The Deceptive Allure of Technology

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Flickr / Jeff Kubina

Nicholas Tyler
Staff Writer

It is almost cliché to remark on the wonder of modern technology –  which is very much the wonder of computerization. In our time, there are more transistors shocking zeros and ones than there are synapses firing off in all human brains. The calculating power to end worlds fits in the palm of your hand and takes pictures of your brunch: We have beaten swords into over-sharers.

The term “technology” once meant the manner in which a primitive culture used flint or obsidian, or shipbuilding characteristics of a seafaring culture. It was a word describing the “things” a group of people used. Technology is now a culture unto itself, in addition to its role of influencing our sense of reality, or even supplant it altogether.

Seeing as we are all good citizens of the world in the 21st century, we owe it to ourselves to consider how we came to this point, what’s been gained, and what’s been lost. In judging the value of technology, we should ask how it gives us power over our own lives or how it gives power to others over us. We should also ask how it affects our expectations of others and ourselves.

Consider the automobile. A car obviously gives incredible power to an individual. I could hop in my car right now without any more preparation than a thermos and sandwich, and by nightfall find myself in a different biome. This is the result of economic forces to which I am utterly in thrall. I have to pay for gas, registration and insurance, no matter their costs, just to drive as an honest citizen.

Having a car also often means having regular car payments to a bank. Never mind the vast infrastructure on which that freedom depends. Endless roads, interstates, lights, gas stations, fast food and motels – these are so ingrained in daily life that to try and opt out of the system means taking a loss relative to other Americans. An unfavorable option is no option at all. Governments expend vast treasure to maintain the system, and numerous industries take advantage of people needing cars.

And so it is with the computer; every iteration only gets smaller. Each generation of technology promises greater advances and convenience. With the computer, unlike virtually any other technology, the advances are quite drastic. In terms of functionality, the car has changed relatively little in a hundred years. It does the same job of transportation at about the same efficiency. Fine-tunings of the engineering aside, internal combustion doesn’t undergo a breakthrough every five or ten years.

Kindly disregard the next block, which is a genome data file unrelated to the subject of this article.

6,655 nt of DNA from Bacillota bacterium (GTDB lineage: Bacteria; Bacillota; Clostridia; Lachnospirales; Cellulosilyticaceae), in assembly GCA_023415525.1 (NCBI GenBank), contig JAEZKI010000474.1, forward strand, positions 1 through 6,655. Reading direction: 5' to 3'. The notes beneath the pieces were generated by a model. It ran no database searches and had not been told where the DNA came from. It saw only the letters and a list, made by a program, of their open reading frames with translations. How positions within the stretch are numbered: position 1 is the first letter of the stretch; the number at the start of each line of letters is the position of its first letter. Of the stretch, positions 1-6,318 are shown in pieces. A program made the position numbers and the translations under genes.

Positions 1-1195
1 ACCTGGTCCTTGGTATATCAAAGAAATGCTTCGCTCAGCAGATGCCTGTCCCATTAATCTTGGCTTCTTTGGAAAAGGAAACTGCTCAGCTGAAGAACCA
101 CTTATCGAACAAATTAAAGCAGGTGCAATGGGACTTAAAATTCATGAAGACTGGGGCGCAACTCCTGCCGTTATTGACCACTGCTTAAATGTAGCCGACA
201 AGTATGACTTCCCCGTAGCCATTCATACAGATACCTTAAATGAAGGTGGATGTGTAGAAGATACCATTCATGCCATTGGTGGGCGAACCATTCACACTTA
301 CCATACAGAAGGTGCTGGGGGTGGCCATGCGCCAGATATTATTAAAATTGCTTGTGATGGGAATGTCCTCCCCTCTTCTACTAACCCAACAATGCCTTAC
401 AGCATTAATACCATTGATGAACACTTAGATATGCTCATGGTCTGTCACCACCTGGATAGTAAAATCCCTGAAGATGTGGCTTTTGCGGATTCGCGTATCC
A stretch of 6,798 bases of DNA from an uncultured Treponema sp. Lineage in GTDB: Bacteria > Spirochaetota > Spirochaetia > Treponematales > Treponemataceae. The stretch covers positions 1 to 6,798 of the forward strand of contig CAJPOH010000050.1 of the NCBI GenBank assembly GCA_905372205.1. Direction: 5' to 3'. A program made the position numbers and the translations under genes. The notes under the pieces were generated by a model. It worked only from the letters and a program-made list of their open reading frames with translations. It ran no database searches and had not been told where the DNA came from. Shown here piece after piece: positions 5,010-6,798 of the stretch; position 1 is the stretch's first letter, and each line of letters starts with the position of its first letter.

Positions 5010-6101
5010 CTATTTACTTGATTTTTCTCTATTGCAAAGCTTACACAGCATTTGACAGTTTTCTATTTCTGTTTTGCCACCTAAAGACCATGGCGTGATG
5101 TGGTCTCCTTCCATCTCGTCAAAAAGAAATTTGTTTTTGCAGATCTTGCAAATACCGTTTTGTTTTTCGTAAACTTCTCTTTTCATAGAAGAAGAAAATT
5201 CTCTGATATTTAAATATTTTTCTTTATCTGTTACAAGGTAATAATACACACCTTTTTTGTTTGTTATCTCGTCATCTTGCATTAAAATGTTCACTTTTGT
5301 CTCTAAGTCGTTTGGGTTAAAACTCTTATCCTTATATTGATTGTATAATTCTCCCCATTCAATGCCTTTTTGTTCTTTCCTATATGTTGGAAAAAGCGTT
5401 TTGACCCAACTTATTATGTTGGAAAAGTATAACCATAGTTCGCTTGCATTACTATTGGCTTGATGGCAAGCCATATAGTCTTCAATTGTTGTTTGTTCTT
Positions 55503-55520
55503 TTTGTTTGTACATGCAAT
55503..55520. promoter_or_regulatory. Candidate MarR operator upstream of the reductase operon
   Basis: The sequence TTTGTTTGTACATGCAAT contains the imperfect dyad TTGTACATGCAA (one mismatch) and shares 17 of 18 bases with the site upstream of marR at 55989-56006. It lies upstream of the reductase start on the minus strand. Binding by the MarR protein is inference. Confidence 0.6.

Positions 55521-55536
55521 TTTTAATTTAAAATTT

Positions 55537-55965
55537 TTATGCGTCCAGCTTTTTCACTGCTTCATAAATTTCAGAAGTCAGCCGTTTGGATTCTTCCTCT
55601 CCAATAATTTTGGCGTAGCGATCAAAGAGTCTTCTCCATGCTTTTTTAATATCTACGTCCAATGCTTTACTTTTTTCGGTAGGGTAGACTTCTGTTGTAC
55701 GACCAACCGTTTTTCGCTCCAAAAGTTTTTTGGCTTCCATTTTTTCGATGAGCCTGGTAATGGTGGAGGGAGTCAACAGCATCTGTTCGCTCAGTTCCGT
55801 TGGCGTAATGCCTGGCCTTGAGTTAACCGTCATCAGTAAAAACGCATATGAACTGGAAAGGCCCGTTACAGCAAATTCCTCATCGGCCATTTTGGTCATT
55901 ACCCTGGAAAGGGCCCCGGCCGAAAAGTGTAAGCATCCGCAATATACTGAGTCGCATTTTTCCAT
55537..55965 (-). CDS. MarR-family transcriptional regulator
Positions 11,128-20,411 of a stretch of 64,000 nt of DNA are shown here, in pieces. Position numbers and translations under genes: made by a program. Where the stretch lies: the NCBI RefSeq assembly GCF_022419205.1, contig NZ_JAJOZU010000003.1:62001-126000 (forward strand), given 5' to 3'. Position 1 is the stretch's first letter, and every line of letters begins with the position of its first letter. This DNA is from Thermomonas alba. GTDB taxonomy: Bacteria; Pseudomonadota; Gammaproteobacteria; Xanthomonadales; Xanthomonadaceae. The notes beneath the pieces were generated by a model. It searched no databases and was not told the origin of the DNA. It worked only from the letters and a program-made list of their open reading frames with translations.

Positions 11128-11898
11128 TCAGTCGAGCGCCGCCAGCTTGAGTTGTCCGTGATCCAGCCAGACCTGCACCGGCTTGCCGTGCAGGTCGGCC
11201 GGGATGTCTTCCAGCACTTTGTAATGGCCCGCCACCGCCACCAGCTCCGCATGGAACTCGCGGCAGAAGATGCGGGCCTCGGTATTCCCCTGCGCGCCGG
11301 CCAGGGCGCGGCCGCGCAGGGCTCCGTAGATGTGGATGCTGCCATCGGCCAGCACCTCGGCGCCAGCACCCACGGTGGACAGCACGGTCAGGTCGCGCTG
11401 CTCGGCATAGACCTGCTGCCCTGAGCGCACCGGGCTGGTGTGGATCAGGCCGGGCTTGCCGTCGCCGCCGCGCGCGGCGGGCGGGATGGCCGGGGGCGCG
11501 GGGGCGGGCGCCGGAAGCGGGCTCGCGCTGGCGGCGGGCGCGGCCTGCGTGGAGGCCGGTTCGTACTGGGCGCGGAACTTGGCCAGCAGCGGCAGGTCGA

Computers – as desktops, tablets, smartphones and yes, even the fuel injectors that have done much to improve the efficiency of cars – have touched every aspect of life in the West, and certainly in the United States. They are the military, the retailer, the municipal service, the photo album, the medical diagnostic. And why not? The computer is endlessly applicable. Is it so wrong to use a tool to its full capacity?

Humans biologically are the same animals they were ten thousand years ago. I would argue in many ways that humans are also socially the same as they have been over the past roughly five thousand years of recorded history. When we used stone axes, ploughs, rifles, quill pens or books, we became those things partly. A bit of flint in the hand is an amplifier of our bodies’ power; when we put it down, it ceases to be a part of us. We learn the skill, master the tool, and that’s it. When we hold a book in our hands, it’s a little different.

Computer screens have a certain allure that other forms of technology do not inherently have. They are windows into other worlds and, unlike TV, you have complete control over what you see – or so it would seem. Whatever illusions are most appealing or most flattering are the ones that are hardest to avoid, and those are exactly the ones that web developers – and by extension, advertisers – take advantage of.

Computers are the face of modern technology, and it is a very pretty face. Though it may go against intuition, when a pretty face is telling us what we want to hear, we should consider those who we never see, but who nonetheless control this technology.

Categories: Columns, Opinions, technology

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